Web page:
Myst was the first game that ever forced me to cheat.
In the past, I'd used Invisiclues to get some nudges in the right direction while playing Zork or Leather Goddesses of Phobos, but I'd never straight-up cheated at a game before I got to that damn tree in Myst. I stared at it for hours but never did figure out why it was making those noises. Utterly stuck, ashamed of my weakness, I looked up the answer on the internet. Once I found the answer - that you had to time your progression from the shed to the tree perfectly or else you would miss your chance to board the elevator - I felt completely absolved of any guilt. Nobody, I felt with unshakeable certainty, would possibly come up with that answer all by themselves.
I was wrong about that. Plenty of people figured out the tree puzzle with barely a blink, but found themselves stymied by the tune you needed to play in order to power up the space ship, something that took me mere moments to complete. And that was when I realized what great equalizers videogame puzzles can be.
Not everyone is going to have the twitchiness necessary to become masters of first person shooters or shmups, not everyone is going to have the strategic mindset required for a good RTS, and not everyone is going to have the staying power to hit the level cap in an MMO. But everyone can be good at puzzles. No matter what kind of puzzle you're looking at, be it shoving crates into just the right pattern or sliding tiles to unlock a door, as many people will find it impossible as will find it insultingly simple.
Puzzles are the one game mechanic that don't favor a particular demographic. Whether you've been playing games your entire life or have never touched them at all, whether you have half a dozen Masters' degrees in your desk or are still in grade school, there's a puzzle out there that's tailor-made for the way you think.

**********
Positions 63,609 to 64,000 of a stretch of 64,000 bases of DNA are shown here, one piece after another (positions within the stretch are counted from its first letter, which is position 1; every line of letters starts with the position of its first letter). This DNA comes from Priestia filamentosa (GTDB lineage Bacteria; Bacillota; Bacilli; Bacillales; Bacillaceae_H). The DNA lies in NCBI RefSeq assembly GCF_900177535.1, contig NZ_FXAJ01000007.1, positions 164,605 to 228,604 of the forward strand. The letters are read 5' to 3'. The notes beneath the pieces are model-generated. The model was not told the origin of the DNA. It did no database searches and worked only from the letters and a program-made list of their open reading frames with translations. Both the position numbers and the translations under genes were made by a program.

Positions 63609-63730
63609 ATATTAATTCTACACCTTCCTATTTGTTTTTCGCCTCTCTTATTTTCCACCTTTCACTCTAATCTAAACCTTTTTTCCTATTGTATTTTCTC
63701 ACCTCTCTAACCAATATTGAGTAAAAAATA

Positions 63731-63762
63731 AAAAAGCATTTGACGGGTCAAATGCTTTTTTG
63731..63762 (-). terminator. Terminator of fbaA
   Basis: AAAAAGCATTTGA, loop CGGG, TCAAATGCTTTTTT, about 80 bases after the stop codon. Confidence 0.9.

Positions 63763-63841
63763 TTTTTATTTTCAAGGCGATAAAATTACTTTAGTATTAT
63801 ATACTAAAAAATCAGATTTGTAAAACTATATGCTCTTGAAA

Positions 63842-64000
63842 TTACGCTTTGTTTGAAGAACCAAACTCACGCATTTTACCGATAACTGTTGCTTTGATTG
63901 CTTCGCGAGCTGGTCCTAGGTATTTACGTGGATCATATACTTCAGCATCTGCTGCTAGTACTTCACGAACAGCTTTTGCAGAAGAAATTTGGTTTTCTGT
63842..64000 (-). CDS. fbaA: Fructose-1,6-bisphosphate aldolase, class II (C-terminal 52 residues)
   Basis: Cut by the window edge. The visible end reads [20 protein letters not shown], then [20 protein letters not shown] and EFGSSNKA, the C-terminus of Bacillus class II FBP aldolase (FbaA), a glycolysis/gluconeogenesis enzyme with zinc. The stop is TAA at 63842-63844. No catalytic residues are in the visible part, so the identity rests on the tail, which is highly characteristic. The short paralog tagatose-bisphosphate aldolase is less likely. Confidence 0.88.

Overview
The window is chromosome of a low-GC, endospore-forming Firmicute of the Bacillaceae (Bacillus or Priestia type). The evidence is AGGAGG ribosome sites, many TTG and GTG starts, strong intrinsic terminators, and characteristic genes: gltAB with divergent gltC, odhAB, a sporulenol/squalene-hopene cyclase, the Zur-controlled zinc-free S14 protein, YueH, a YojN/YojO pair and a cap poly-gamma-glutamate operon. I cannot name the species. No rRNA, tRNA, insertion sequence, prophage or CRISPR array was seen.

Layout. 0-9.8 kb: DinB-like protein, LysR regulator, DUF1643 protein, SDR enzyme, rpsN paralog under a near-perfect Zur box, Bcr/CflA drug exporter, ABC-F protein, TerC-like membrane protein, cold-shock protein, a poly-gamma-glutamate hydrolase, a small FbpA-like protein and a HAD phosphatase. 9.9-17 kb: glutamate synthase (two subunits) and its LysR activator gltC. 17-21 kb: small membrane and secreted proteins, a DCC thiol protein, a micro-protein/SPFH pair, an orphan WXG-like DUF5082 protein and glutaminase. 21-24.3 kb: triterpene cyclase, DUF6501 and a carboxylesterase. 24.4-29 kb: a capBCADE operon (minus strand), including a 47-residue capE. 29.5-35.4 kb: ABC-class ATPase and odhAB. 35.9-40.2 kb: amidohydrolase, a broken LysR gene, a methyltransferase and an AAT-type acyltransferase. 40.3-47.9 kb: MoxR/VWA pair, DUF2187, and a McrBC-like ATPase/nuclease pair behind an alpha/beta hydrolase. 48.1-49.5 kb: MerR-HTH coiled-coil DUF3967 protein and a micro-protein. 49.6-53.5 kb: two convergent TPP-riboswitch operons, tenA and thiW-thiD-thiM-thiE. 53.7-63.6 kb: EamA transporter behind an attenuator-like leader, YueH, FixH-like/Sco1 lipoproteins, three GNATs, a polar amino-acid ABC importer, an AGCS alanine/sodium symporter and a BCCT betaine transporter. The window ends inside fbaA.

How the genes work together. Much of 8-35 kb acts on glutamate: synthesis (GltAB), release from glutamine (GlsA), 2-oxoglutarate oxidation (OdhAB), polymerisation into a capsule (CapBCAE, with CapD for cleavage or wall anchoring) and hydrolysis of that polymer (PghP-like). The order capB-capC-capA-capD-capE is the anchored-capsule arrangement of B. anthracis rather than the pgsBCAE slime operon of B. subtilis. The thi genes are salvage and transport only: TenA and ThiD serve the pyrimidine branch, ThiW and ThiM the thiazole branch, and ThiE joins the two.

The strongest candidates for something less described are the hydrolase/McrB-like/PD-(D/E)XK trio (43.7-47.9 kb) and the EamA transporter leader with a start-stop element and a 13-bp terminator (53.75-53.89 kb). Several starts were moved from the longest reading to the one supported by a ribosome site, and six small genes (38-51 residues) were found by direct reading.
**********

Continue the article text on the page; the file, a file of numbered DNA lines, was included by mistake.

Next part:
Which is why everyone loves puzzles. You might not realize it, but if you've ever gotten satisfaction out of perfectly packing your suitcase or finding a shortcut to work, then you enjoy a good puzzle. Puzzles are more than crosswords and jigsaws, they're anything that requires a little creative thinking and reasoning - be that mastering a coffee maker whose instructions are only in Cantonese, or navigating a couch around that landing on the stairs. Puzzles are everywhere, if you just know where to look.
This week's issue, Puzzle Box, examines the many ways - both good and bad - that puzzles have been integrated into videogames. Blaine Kyllo takes a look at the latest iteration of PopCap's puzzle behemoth, Bejeweled, Jonas Kyratzes wishes more games offered obstacles instead of puzzles, Katie Williams explains why she prefers a trip through hell to a door-guarding puzzle, and Jason Tocci lets us tag along with him as he tries to master MIT's annual Mystery Hunt.
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